I suspect most people think of consumerism as pretty close to, or even the same as, materialism.  “Not so!”, say I.

As I see it, droves of people consume “spiritual” things all the time.  I suppose in truth, they are not technically consuming things like love, friendship, Jesus, or gratuitous anger at the truly evil folks in our world who happen to disagree with their views on politics and the proper methods of wanking.  Yet, I’m pretty sure it’s possible to, say, seek love from other people mainly or even solely for the thrill of discovering someone loves you.

“Oh, look Ma! I just acquired a boyfriend!”  A few months later, if that, and the novelty has won off.  Time to consume another one.

Could it be that seeking “likes” on social media might at times be a form of consumerism, albeit an admittedly harmless one?  According to my def, “yes”.  Shocking, I know!  Please “like” this post if you disagree with me!  Teach me the errors of my way!

An economist sees consumerism in economic terms, a sociologist sees it in sociological terms, an anthropologist sees it in cultural terms, a spiritual person sees it in spiritual terms.  They’re all WRONG!  ALL WRONG! I win! I win!  Here, I believe I am channeling my inner psychologist to see it in psychological terms.  Or perhaps, even in philosophical terms.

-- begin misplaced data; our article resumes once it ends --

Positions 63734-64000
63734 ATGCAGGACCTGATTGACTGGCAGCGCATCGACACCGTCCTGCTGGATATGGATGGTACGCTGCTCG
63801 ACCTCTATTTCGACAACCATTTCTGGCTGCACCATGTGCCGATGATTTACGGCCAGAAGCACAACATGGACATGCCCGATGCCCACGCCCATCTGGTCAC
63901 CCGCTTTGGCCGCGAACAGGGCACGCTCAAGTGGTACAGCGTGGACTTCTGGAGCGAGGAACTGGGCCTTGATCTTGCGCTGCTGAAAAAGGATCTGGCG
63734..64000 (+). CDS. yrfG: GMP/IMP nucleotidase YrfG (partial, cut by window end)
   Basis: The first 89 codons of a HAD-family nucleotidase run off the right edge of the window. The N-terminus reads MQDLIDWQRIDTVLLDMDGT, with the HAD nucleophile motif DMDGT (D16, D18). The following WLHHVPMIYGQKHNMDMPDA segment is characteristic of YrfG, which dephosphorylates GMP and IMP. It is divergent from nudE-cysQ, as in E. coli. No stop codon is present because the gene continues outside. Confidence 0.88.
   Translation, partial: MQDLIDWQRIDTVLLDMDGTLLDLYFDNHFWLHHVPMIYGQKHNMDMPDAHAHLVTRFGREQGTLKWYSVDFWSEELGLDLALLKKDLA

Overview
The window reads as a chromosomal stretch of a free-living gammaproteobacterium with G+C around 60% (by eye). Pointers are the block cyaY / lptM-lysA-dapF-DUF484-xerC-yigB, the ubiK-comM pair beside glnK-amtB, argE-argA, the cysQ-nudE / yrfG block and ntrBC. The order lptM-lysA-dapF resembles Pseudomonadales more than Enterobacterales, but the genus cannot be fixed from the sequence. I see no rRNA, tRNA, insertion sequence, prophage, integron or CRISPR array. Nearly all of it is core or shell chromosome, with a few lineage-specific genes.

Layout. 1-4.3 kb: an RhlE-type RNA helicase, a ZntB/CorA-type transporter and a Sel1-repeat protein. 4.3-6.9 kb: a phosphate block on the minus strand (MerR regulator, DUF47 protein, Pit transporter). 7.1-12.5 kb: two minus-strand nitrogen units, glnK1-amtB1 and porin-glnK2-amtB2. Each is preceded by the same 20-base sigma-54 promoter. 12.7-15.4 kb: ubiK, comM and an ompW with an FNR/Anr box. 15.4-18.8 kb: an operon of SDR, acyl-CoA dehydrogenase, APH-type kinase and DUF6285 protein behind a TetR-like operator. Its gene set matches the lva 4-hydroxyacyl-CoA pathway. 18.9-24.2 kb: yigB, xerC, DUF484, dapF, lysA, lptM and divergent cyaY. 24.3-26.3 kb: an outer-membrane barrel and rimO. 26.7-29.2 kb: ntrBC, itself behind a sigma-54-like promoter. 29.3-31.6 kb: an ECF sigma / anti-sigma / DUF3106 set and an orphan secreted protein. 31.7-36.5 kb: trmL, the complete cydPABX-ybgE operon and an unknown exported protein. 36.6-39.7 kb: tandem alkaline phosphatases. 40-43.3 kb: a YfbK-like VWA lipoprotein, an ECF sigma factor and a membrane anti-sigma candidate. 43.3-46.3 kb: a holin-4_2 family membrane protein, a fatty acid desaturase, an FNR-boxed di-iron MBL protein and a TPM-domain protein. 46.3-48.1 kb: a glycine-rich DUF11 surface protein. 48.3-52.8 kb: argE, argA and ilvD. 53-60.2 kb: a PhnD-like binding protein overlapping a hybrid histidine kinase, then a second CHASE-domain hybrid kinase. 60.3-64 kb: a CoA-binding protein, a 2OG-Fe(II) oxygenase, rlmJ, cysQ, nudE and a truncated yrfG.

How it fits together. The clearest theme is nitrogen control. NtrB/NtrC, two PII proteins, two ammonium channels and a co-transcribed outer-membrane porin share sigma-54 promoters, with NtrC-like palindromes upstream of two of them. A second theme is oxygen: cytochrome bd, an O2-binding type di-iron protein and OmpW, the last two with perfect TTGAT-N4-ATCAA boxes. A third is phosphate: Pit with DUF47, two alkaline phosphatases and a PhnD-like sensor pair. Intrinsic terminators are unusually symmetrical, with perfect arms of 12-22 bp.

About This Blog

A Random Thank You Note to Those Who Suffer the Most

Long time readers of Café Philos will most likely be far from shocked to hear how I come up with ideas to blog about.  Although even they might be surprised to learn how easy it is for me.

I just dig down deep into my soul — way down past even the Balinese donkey porn — until I hit the “The Lake of My Own Ideas”, as I myself call it.  By which I mean, the vast “lake” of all the ideas I have about the world that greatly annoy good, decent folks.

Good, decent folks like Carla, Parikhit, Jane, Isabella, Raili, Sarah, Ivor, and Marysa.  All in all, the precisely 27 good, decent folks who I’m pretty sure read Café Philos all but religiously.

Or, to put that much more honestly, the 27 folks who read Café Philos in quite the same spirit as horrified bystanders might witness a train wreck.

Did I say 27?  I meant 27 1/2.  Mustn’t forget Teresums!

I owe my sometimes prolific posting to digging down to the “The Lake of  My Own Ideas” to draw up a bucket or two of its vast and abundant waters.  And, course, today is no merciful exception.

My annoying idea today is to post a note of thanks to my loyal fascinated readers.  I could list many more people than I have listed, but I didn’t want to give anyone the impression y’all are just a shopping list to me.  But I hope to mention everyone sooner or later in future posts.  And I probably will if Teresums don’t kill me first.

It’s shamelessly true I would most likely post even if no one in the world read what I posted — I maingly write to clarify my thinking about things my ego just loves to hear itself chatter.  But I find that talking to myself is almost as endlessly fascinating as gazing at the beige walls of my cottage.  I much prefer to look through the windows at the colorful world outside.

Thanks everyone — named and unnamed both — for the color you add to my production of train wrecks.